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Delicious Titillation

For more than 200 years, readers and audiences have followed the exploits and scheming of the Marquise de Merteuil and the Vicomte de Valmont with a combination of horror and titillation. How could two people, aristocratic Libertines from the 18th Century, be so vain and controlling? They use their social standings and mental fortitude to the disadvantage of any and all of the wholesome women and men around them. The whole thing is just so wicked tat it's delicious.

The latest theatrical incarnation of de Laclos' classic novel features A.C.T. Associate Artist Marco Barricelli as Alpha Male Valmont. Women know of his skirt-chasing reputation and yet are powerless to step out of his tractor beam. The only woman who's woman enough to control the Vicomte is the Marquise de Merteuil, who is expertly played by Lise Bruneau. She's perfectly cast as the sly, seductive force behind much of Valmont's womanizing.

The play is a flowing dramatization of the letters that are sent back and forth between Valmont and Merteuil. Without going too in-depth into the plot, which may easily be familiar already, the deal is that Valmont and Merteuil were once lovers. In order for Valmont to re-enter Merteuil's private chambers, he has to answer her challenge of deflowering the young Cecile de Volanges, played by a squeaky Elizabeth Raetz. Along the way, as sort of a side wager to himself, Valmont wants to get beneath the virtuous skirts of the lovely, very married Madame de Tourvel.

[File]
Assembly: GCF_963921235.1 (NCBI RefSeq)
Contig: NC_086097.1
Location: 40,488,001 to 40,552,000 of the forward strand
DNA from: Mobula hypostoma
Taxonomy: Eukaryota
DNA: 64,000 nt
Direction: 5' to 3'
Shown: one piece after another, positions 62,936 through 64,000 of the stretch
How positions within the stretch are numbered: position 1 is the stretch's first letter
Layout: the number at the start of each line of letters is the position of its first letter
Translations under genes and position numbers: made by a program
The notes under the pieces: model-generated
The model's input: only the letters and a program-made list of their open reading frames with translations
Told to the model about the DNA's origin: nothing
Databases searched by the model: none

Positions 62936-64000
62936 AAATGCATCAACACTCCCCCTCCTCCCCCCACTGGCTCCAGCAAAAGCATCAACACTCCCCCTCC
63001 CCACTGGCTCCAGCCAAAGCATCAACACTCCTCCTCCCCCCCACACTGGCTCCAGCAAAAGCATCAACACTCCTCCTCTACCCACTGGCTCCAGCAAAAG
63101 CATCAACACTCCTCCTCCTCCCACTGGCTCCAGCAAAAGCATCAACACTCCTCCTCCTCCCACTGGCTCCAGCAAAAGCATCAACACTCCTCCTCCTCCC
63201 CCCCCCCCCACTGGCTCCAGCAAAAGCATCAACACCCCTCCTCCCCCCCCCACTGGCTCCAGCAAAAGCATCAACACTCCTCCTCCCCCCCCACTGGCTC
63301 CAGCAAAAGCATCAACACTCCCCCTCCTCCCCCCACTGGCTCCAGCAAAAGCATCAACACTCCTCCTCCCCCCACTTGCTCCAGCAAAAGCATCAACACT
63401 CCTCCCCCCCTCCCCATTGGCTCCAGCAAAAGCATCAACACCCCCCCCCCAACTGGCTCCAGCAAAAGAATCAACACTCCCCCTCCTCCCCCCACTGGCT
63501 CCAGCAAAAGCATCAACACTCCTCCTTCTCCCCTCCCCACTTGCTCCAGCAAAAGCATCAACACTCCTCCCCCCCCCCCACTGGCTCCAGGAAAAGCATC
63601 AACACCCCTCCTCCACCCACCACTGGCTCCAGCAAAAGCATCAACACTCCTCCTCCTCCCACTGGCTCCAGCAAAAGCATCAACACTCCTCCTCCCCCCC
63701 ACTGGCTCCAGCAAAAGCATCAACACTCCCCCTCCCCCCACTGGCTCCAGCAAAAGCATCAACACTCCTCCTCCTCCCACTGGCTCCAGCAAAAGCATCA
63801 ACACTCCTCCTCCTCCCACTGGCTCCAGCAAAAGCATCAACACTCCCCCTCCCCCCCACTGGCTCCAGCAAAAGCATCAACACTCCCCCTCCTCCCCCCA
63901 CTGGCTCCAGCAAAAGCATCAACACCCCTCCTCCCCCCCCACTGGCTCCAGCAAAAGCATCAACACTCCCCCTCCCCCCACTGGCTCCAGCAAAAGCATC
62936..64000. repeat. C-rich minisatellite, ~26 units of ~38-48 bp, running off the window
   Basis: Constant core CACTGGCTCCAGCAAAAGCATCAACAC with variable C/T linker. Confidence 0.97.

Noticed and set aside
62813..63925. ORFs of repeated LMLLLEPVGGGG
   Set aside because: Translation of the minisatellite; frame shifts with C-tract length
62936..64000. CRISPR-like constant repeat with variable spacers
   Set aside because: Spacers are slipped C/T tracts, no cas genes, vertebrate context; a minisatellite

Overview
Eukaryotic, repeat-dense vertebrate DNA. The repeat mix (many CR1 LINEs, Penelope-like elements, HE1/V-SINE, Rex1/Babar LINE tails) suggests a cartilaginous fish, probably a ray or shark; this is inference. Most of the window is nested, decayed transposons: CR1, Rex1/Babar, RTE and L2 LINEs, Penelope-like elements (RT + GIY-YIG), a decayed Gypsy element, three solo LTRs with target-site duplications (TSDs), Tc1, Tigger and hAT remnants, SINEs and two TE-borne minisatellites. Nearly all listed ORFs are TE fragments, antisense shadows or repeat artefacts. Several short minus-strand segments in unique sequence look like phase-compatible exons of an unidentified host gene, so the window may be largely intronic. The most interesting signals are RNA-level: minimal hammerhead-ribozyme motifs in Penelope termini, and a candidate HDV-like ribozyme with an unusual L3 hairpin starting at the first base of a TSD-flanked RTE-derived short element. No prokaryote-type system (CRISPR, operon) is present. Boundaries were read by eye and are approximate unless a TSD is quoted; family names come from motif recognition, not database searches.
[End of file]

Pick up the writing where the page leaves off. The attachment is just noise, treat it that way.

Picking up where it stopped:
The production itself rolls along quite fluidly, following fantastic performances by Barricelli and Bruneau. The one flaw I saw in this version of the play is that the director, Giles Havergal, seems to ignore the seedier side of what these two are up to. He casts a remorseless eye upon the characters and never gives the audience breathing room to decide for themselves whether Valmont and Merteuil are truly bad people. Sure, on paper, what they're doing is hideous. But in this production, it's nearly impossible to dislike the two. Certain shadier plot points from the novel, and from past performances, are simply skipped over. However, this hardly ruins the play, as it's an overall entertaining performance of a theater classic.

Les Liaisons Dangereuses
Written by Choderlos de Laclos
Directed and Adapted by Giles Havergal
September 17th - October 12th at the <a href="/business.php?blId=835">A.C.T.</a>
At Geary Theater, 415 Geary St., SF, 415.749.2228